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Released from the obligation to work, many retired people find themselves to be unsuspected addicts. With plenty of time on their hands, they are free to finally ruin their lives through addiction. Alcohol, drugs, shopping, gambling, sex…almost any activity can be ruinous if taken to an extreme.

Addicts usually spend a great amount of time rationalizing their addiction before daring to confront it. It’s not that bad yet…You’d do this too if…I only do this because she doesn’t…I’m just letting off steam…besides, what else is there to do in this stupid place?

Addicts often wishfully conclude that if only they take their addictive behavior to an extreme, they’ll somehow “break through to the other side” and prove to themselves that this way lies folly. They’ll tire of the game. They’ll have finally had enough. By “maxxing out,” they’ll find freedom from the compulsion.

You can never get enough of what you don’t need.

An addict is like a man digging a hole so deep he can’t climb out of it, but he’s convinced himself that if he digs faster or harder or more efficiently, he’ll finally find a way up and out. He can’t face the fact that he won’t be able to take any action to climb out of the hole until he first stops digging.

To use another metaphor: if you’re walking down the wrong path, walking faster won’t get you where you want to go. Imagining your goal around the next corner won’t help. You’ll simply have to realize that you’ve taken the wrong path, stop, turn around and painful as it may be, retrace your steps until you get back to the place where you made a wrong turn. You’ll have to chalk up all the time and energy you spent going the wrong way as loss. There is no other way around it.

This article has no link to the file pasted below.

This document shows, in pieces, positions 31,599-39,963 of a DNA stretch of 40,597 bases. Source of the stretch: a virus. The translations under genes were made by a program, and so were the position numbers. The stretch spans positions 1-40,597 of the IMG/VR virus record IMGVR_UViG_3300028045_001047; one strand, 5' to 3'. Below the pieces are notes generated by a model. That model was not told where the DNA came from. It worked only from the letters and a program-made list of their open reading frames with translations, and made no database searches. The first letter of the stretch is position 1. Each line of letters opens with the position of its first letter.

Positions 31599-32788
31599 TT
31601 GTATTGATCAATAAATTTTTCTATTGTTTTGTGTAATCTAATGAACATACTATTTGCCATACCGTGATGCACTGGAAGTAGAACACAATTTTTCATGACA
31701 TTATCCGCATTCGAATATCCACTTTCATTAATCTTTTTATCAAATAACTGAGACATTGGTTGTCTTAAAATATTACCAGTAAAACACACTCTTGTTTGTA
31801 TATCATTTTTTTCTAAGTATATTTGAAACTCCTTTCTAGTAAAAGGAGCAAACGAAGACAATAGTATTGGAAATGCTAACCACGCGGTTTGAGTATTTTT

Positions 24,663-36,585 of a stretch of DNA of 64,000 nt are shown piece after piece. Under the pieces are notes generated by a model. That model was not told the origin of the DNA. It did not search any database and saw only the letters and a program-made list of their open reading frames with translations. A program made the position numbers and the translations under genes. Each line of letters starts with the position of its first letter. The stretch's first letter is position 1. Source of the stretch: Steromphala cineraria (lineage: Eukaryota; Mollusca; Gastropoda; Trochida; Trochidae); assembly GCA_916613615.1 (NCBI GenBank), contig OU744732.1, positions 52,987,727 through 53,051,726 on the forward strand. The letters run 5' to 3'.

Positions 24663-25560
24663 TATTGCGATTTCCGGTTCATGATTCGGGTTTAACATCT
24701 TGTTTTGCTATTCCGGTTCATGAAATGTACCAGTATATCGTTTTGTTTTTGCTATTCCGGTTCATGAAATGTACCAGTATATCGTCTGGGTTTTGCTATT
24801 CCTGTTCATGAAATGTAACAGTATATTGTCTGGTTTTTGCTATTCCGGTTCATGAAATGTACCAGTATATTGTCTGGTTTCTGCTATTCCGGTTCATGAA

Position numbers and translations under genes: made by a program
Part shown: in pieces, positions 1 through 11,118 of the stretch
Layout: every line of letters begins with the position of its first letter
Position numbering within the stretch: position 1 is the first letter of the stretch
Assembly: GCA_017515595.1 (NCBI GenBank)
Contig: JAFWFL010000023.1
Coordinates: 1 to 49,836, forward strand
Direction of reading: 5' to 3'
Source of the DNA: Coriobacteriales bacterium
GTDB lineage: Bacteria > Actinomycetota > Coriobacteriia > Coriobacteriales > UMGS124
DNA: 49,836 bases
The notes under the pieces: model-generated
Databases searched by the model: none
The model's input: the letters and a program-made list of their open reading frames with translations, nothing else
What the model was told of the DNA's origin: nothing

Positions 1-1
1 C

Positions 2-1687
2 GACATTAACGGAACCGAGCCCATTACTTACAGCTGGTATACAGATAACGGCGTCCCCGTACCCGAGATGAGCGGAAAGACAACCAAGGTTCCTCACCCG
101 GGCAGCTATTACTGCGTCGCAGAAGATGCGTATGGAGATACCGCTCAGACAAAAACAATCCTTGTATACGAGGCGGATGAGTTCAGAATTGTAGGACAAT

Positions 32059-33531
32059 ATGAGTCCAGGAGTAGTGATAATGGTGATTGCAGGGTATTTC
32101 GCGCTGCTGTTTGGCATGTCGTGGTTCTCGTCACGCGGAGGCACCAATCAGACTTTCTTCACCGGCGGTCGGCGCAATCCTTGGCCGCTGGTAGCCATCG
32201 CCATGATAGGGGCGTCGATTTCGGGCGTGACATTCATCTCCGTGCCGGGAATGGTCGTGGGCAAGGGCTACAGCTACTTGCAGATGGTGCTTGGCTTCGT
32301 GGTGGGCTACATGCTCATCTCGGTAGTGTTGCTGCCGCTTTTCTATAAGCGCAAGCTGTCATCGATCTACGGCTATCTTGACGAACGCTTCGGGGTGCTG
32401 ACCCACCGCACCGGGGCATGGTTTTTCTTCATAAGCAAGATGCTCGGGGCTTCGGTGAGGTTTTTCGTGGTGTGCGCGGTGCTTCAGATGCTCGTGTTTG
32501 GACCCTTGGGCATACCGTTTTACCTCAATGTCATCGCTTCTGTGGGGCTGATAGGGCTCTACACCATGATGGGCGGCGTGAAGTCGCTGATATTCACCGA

Lamphun Temples


Northern Thailand, a small city in between Chiang Mai and Lampang. Two historic temples.

 

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The temple in the top two photos dates from 750 A.D.  Older than Charlemagne. The golden jedi in the second three is gold plate and leaf, not paint.

Avuncular Gestures


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The word means to act like an uncle. Uncles might wish you well, might even go out of their way to help you, but they don’t feel the same responsibility or dread of shame regarding your behavior. They’re not your father, they’re not your boyfriend. They’re the brother of one of your parents.

If I can trick myself into feeling and acting in an avuncular capacity towards all the people I encounter who aren’t my nieces or nephews, then I will truly be a happy man. I will be giving without thought of reward.

I’ve met people much richer than I who when I say something like “You’re pretty well off” counter by insisting “Me, I’m just barely getting by. Now that guy over there, he’s well off!” Rich people who can’t control their spending don’t feel rich. Those who dread losing everything don’t sleep well at night.

Little avuncular…